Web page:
CEOing While White


The struggling State-owned arms manufacturer Denel made news headlines and the Twitter trending list this week after the appointment of Daniel du Toit as CEO. The sin committed by the company that made R2 billion loss in the 2017/18 financial year was the fact that they dare appoint a pale male to head up the enterprise.

After announcing Du Toit’s appointment, various organisations such as the Black Management Forum (BMF) as well as the Cosatu-affiliated trade union the Liberated Metalworkers Union of SA (LIMUSA) criticised Denel for appointing a white man to the position.

It is worth noting the horrendous financial and structural background of Denel. The company has been marred by allegations of corruption and involvement in State Capture. Furthermore, the poor financial health of the State-owned arms manufacturer has led to the South African government having to provide guarantees to Denel in order to pay its employees their salaries. The situation is so dire that in September 2018 it was reported through a leaked memorandum that the company couldn’t even afford to provide toilet paper to its employees.

According to Denel chairperson Monhla Hlahla, during the whole appointment process Denel considered and approached nearly 100 executives as potential CEOs. Moreover, during this process preference was given to black candidates. It would seem that Denel complied with its compulsory transformationist employment equity due diligence.

Despite the fact that Du Toit has a Master of Commerce (MComm) degree, has completed a top executive development programme, was managing director at SAAB Medav Technologies in Germany, was an executive at Altech Multimedia and is said to have been the top candidate that applied, this apparently fails to make up for the fact that he is a white man. Du Toit is guilty of CEOing while white.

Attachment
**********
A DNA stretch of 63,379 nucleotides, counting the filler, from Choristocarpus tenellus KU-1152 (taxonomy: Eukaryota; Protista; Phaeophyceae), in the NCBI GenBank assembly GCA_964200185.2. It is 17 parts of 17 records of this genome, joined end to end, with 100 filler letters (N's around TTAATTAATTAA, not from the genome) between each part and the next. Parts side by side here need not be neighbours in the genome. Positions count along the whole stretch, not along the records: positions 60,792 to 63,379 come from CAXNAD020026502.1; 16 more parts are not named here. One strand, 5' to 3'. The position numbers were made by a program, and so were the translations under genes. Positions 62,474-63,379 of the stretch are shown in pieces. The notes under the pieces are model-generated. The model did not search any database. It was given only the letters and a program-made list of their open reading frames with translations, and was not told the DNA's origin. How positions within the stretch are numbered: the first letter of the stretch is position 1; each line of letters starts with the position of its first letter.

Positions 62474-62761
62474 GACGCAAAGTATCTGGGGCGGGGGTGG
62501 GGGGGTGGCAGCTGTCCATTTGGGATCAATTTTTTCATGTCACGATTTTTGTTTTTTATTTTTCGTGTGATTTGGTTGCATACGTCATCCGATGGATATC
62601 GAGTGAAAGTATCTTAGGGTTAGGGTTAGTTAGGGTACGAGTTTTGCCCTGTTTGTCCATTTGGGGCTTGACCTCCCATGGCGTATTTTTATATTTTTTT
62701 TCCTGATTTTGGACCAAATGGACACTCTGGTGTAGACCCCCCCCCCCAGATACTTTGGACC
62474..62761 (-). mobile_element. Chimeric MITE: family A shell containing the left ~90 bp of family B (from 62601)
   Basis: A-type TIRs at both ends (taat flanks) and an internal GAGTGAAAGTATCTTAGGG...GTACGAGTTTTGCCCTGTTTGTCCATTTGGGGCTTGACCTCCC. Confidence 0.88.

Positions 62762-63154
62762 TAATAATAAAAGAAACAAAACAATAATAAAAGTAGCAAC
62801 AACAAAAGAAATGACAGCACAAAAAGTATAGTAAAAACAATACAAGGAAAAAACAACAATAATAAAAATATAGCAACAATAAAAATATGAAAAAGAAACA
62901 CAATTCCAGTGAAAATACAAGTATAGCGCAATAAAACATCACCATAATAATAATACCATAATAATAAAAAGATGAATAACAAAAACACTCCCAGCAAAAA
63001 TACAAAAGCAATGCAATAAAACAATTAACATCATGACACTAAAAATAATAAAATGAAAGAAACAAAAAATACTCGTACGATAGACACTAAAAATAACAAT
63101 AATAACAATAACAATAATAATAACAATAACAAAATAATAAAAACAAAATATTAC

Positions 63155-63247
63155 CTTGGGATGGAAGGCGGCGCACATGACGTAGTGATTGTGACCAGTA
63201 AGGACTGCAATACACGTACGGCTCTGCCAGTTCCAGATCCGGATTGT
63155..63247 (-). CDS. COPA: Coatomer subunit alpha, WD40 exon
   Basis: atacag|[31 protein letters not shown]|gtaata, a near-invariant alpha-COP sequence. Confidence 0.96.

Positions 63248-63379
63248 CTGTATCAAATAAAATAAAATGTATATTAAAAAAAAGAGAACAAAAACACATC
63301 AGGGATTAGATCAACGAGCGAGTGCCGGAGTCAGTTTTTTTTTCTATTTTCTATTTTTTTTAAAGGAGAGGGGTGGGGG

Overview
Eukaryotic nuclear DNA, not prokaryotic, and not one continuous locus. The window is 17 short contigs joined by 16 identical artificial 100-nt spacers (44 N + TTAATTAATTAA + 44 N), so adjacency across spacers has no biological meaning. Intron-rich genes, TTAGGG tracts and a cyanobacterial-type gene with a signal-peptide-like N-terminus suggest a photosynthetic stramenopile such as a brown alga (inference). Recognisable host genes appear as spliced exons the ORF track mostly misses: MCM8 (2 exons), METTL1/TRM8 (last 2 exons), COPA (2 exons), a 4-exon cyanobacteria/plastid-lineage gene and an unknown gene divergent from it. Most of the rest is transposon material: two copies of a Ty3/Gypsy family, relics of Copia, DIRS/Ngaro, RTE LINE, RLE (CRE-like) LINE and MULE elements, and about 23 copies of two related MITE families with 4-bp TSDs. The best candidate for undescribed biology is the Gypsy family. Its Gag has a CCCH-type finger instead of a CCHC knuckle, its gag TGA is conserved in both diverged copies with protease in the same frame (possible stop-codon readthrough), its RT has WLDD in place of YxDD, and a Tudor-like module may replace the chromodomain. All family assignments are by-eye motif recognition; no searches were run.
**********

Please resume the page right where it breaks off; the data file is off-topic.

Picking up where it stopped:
The Black Management Forum seems to have been so traumatised by this “gross offence” that it has stated their intention to approach a court to challenge the appointment.

What is surprising about the brouhaha made is the shortsightedness of fussing over a white male CEO. Firstly, Denel’s troubles are not secret. As a State-owned company, it costs taxpayers huge amounts of money. Money that would not have been necessary had Denel not been in such dire financial straits or had Denel not been a State-owned company in the first place. Having a competent CEO, regardless of his or her skin colour, would be beneficial to the whole country, by stopping the financial bleeding.

Secondly, should the BMF have their way and a black person is appointed as CEO, the fact that the CEO is black does nothing for the poor. Transformationism at CEO level does not lead to substantial transformation for those that most need it. Focusing on CEO level transformationism leads to our current predicament where during the past 24 years substantial transformation has not occurred despite the window-dressing at top levels.

Most South Africans agree that transformation is important. Most South Africans want to see the whole country economically empowered. But complaining about a white CEO will do nothing to create the 270,000 jobs per year that the ANC promises.